Tuesday, September 07, 2010

Intent and purpose in blowing the shofar

There is in interesting and deliberate juxtaposition of two Mishnayos in the third perek of Rosh Hashanah. The first Mishna discusses how someone is able to accidentally fulfill the mitzvah of hearing the shofar. If he was passing by, or lived by, a synagogue and heard it, he fulfills.



ג,ה  [ו] שופר שנסדק ודבקו, פסול; דבק שברי שופרות, פסול.  ניקב וסתמו--אם מעכב הוא את התקיעה, פסול; ואם לאו, כשר.  [ז] התוקע לתוך הבור או לתוך החדות או לתוך הפיטס--אם קול שופר שמע, יצא; אם קול הברה שמע, לא יצא.  וכן מי שהיה עובר אחורי בית הכנסת, או שהיה ביתו סמוך לבית הכנסת, ושמע קול שופר, או קול מגילה--אם כיוון ליבו, יצא; ואם לאו, לא יצא:  אף על פי שזה שמע וזה שמע, זה כיוון את ליבו וזה לא כיוון.
Now, the Mishna says im kiven libo. Which would appear, at first glance, to rule out accidental hearing. However, the gemara (daf 28b) clarifies that what this means is intent to hear the sound, but not that he even recognized that it was the sound of the shofar. Rather, he might have thought that it was the sound of a donkey braying. The very next Mishna has a midrash inexplicably embedded into it:


ג,ו  [ח] "והיה, כאשר ירים משה ידו--וגבר ישראל . . ." (שמות יז,יא), וכי ידיו של משה עושות מלחמה או ידיו שוברות מלחמה:  אלא כל זמן שהיו ישראל מסתכלין כלפי מעלן, ומכוונין את ליבם לאביהם שבשמיים--היו מתגברין; ואם לאו, היו נופלים.  כיוצא בדבר אתה אומר "ויאמר ה' אל משה, עשה לך שרף . . ." (במדבר כא,ח), וכי הנחש ממית ומחיה:  אלא כל זמן שישראל מסתכלין כלפי מעלן, ומשעבדין את ליבם לאביהם שבשמיים--היו מתרפאין; ואם לאו, היו נימוקים.  חירש שוטה וקטן, אין מוציאין את הרבים ידי חובתן.  זה הכלל--כל שאינו חייב בדבר, אינו מוציא את הרבים ידי חובתן. 

Here is the famous statement that by the bronze snake, it was not the snake (Nechushtan) which healed, but the focus of the Bnei Yisrael on their Father in Heaven. So too in the battle against Amalek, it was not Moshe's uplifted hands, but rather the focus caused by Moshe's uplifted hands, that the Bnei Yisrael focused on their Father in heaven.

Finally, a cheresh, shotah or katan, who don't have the requisite daas, cannot blow.

Is there any connection between the midrash and the surrounding dinim? I can spot three possibilities.

(1) Taking the simplest explanation, rather than that proposed in the gemara, we actually need thought and intent to fulfill the mitzvah. This is not some magic ritual which wins the day for us, but intent is required, because the entire purpose it to direct us to our Father in heaven.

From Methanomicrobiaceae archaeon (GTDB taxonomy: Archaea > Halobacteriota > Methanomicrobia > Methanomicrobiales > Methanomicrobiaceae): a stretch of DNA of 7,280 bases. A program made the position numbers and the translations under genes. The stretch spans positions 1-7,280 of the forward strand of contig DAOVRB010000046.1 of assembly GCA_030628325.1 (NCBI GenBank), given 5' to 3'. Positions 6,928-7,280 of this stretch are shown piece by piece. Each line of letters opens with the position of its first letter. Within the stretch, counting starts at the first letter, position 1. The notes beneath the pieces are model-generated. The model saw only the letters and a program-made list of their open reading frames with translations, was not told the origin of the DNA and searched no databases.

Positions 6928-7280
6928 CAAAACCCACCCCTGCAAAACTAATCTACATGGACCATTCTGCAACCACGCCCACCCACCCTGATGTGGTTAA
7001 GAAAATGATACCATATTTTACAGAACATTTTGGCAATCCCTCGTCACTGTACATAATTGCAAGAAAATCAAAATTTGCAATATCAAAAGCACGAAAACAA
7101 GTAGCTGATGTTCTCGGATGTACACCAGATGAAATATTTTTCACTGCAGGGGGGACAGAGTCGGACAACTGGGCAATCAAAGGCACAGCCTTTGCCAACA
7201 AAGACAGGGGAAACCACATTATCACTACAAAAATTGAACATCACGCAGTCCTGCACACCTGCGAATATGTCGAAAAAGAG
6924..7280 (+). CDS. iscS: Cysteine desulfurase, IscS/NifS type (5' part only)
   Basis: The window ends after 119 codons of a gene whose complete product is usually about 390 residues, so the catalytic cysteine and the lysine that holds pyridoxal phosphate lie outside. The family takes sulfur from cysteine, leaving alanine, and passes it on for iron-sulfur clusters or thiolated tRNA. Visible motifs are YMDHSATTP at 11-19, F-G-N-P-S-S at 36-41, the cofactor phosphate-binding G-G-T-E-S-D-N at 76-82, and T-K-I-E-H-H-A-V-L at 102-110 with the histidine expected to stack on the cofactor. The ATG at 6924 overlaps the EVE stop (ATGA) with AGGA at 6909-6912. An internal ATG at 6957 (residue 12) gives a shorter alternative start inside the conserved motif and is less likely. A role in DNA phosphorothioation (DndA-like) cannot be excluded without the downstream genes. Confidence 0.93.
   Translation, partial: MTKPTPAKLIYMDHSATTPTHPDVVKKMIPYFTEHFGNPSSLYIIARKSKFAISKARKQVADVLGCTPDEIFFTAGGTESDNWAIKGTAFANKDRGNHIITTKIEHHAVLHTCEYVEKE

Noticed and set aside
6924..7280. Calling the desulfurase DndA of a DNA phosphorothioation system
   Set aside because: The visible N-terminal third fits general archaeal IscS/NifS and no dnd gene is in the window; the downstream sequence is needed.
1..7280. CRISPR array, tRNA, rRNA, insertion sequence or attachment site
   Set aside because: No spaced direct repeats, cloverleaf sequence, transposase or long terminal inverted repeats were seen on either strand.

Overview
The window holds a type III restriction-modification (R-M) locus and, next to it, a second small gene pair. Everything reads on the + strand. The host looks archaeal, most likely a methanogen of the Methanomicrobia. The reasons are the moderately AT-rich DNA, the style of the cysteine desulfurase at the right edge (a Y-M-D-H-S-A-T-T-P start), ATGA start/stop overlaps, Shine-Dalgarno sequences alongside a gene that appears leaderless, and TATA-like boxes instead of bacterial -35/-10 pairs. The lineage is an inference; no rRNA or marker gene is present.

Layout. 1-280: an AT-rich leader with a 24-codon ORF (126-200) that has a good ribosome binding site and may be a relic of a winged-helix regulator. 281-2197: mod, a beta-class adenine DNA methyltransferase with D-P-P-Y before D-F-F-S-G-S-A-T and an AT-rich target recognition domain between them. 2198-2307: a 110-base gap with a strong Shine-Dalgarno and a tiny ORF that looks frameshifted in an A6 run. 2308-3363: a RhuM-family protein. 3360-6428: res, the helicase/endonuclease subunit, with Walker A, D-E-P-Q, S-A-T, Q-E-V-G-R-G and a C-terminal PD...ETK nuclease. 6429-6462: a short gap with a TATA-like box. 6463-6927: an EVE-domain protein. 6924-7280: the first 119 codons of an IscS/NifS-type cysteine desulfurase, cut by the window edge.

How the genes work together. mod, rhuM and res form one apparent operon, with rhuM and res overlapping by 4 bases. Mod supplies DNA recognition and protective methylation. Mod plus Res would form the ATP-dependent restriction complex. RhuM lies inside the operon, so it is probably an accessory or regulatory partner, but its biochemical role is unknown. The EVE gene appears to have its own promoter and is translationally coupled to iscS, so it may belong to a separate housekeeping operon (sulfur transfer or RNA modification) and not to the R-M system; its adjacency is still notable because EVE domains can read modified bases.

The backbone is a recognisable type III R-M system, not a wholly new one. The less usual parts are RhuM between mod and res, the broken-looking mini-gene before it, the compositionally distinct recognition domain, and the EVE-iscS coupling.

(2) Taking the explanation of the gemara, that no intent is required. As a result, we might mistakenly believe that fulfilling the strict dictates of the commandment are all that is required. Hear the 9 blasts, or now, the 30 blasts or 100 blasts, and you are set. But this would be missing the point. Yes, it is important to fulfill the mitzvah because it is a mitzvah, but to fulfill the ratzon haBorei, and perhaps to end up with a good result, fulfilling the literal dictates of the mitzvah is not enough. As it states in Amos 3:6:


ו  אִם-יִתָּקַע שׁוֹפָר בְּעִיר, וְעָם לֹא יֶחֱרָדוּ; אִם-תִּהְיֶה רָעָה בְּעִיר, וַה' לֹא עָשָׂה.6 Shall the horn be blown in a city, and the people not tremble? Shall evil befall a city, and the LORD hath not done it?


That might be a trumpet of war, rather than a ritual shofar, yet it expresses the idea, that the purpose is that people will take it to heart and tremble, and do teshuva.

(3) There is a matching-up of the words im kiven libo in the first Mishna with umechavnin et libam in the second Mishna. This is then a peirush of the words im kiven libo. Then, insert the sentiments of (1) and (2).

This Rosh Hashanah, may we not only fulfill the requirements of a kosher shofar-blowing and hearing, but may we take it to heart, and turn our hears to Avinu she-ba-shamayim, and may this taking to heart accomplish what it is meant to accomplish.

3 comments:

afinkle221 said...

We have a teachable moment (if fleeting) to tell the story of Shofar. Its influence on prayer and its historical antecedents going back to the Temple sacrifices.

For full explanation, of Shofar, its influence on prayer and its historical antecedents going back to the Temple sacrifices.
go to


CHUSID (CA) & FINKLE (NY, NJ, PA) SHOFAR

http://www.hearingshofar.com

Shofar Sounders WebPage

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Z said...

Thank you very much for this beautiful vort and for all the great articles you post throughout the year. Your hard work is greatly appreciated by myself and I'm sure many others.

Have a Git Gebencht Yuhr!

Rabbi Joshua Maroof said...

I had the same peshat, and I actually gave this same basic idea over for my devar Torah the first night of Rosh Hashana.

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